Are you sinking into the furniture seat when you sit? If so, the issue may not just be your foam. A simple test you can perform is take off the seat cushion and press down on the decking area to see how badly it is sinking or not.
You see, underneath the furniture seat is a foundation that is commonly made up of either a plywood board, webbing, zig-zag springs, or coil springs on top of webbing. To determine what the specific issue may be with your furniture’s seat foundation, we can provide a free in-person assessment with an appointment.
If your seat foundation have only a plywood board then the issue is not the spring or webbing but likely the foam. You can order foam replacement through us.
If the seat foundation have webbing only then the issue may be that the webbing is too worn and needs new webbing to be re-stretched. Many imported furniture uses an elastic webbing for the seat foundation. Unfortunately, this material wears down quickly and requires replacement. The traditional method is to use jute webbing which is a more durable material and tightly weaved to create a stronger seat foundation.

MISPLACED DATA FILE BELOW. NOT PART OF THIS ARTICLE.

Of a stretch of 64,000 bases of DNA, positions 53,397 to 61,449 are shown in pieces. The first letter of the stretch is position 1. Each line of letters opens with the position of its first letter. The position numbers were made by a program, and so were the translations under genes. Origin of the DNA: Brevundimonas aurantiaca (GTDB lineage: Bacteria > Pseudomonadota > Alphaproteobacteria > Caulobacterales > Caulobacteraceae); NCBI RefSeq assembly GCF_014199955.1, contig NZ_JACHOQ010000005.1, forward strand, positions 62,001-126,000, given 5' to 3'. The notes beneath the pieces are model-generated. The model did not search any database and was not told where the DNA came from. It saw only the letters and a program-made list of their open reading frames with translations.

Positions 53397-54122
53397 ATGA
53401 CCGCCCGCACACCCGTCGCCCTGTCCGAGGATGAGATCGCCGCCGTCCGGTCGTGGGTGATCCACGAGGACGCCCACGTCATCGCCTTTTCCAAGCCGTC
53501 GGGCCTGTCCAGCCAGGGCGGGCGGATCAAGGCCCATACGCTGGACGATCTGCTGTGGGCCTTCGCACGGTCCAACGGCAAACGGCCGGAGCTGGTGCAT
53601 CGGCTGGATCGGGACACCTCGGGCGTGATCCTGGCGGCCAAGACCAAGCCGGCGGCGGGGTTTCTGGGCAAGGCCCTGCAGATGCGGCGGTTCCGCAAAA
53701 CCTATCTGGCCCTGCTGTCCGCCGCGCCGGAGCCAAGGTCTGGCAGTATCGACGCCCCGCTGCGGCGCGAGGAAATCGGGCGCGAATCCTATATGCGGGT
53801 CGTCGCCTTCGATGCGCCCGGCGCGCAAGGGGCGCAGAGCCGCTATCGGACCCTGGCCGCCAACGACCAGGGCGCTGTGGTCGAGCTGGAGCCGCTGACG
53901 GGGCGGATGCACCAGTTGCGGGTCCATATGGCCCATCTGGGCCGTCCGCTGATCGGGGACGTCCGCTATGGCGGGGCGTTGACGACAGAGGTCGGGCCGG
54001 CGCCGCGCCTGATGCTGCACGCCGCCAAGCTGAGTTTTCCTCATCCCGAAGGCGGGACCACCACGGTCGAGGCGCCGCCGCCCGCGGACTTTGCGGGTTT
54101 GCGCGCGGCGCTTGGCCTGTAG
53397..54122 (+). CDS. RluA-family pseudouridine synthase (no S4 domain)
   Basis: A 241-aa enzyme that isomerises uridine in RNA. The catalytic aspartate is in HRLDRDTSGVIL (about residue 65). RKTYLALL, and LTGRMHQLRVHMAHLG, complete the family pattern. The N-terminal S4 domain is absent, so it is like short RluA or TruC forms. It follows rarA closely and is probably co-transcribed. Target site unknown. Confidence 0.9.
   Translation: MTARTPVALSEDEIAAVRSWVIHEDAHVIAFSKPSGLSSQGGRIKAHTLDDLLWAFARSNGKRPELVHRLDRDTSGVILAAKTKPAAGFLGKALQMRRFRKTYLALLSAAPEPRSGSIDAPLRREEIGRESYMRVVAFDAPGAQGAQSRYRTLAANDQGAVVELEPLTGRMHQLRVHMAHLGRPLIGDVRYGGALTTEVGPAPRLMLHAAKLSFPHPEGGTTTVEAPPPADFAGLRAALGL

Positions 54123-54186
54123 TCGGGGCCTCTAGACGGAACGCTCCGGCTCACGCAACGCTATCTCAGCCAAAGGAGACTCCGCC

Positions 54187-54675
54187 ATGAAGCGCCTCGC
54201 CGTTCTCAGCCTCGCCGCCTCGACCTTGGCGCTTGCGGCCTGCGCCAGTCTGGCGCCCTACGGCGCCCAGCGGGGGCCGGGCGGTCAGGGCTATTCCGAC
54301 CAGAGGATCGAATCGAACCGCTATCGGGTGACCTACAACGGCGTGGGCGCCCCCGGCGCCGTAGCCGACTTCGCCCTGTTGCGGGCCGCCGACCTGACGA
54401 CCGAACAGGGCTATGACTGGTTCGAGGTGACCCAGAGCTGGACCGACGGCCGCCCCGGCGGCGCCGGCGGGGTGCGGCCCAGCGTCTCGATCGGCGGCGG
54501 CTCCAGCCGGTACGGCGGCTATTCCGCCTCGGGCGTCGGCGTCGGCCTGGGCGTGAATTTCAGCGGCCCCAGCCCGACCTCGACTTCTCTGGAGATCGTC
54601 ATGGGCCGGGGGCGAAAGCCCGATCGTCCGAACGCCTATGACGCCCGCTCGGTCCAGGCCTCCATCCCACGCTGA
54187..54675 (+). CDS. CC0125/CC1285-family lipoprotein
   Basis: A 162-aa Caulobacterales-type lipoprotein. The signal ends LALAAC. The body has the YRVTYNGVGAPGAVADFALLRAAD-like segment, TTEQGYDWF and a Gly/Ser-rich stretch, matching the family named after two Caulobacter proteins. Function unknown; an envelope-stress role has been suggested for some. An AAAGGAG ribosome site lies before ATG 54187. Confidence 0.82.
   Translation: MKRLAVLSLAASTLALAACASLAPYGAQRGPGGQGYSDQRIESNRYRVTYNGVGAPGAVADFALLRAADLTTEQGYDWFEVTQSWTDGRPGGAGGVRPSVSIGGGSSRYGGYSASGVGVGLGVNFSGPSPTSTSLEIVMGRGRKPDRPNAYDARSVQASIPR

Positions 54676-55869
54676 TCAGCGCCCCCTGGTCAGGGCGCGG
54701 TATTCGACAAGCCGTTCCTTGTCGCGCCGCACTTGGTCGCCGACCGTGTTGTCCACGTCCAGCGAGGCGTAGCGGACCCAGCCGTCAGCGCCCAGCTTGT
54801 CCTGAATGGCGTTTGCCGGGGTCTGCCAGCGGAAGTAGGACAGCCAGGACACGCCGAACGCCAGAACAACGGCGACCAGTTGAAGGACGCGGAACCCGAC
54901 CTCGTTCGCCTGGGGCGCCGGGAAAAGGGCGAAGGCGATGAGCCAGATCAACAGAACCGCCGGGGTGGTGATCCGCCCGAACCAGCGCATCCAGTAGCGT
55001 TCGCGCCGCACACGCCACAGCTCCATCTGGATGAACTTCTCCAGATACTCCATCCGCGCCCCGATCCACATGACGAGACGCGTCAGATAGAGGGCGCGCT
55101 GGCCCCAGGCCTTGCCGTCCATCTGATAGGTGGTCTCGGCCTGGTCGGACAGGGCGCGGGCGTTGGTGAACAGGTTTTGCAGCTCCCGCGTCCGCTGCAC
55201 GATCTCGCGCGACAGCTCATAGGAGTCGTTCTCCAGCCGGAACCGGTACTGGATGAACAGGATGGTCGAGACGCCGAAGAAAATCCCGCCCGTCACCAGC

If the seat foundation have zig-zag springs the two most common issues are that the anchoring nails on the spring clip attached to the wood frame are coming off or there are no twine tied perpendicular to the zig-zag springs to support.
This is the most challenging of the seat foundation issues to deal with and most typical in antique and vintage furniture. The proper way of tying coil springs is eight knots on top of each coil interconnected to other coils. Depending on what is needed, repairing this issue can be a combination of: (a) reinforcing the webbing with additional new webbing to raise the springs up (b) partial spring re-tie of ripped twine (c) complete spring re-tie and re-webbing.
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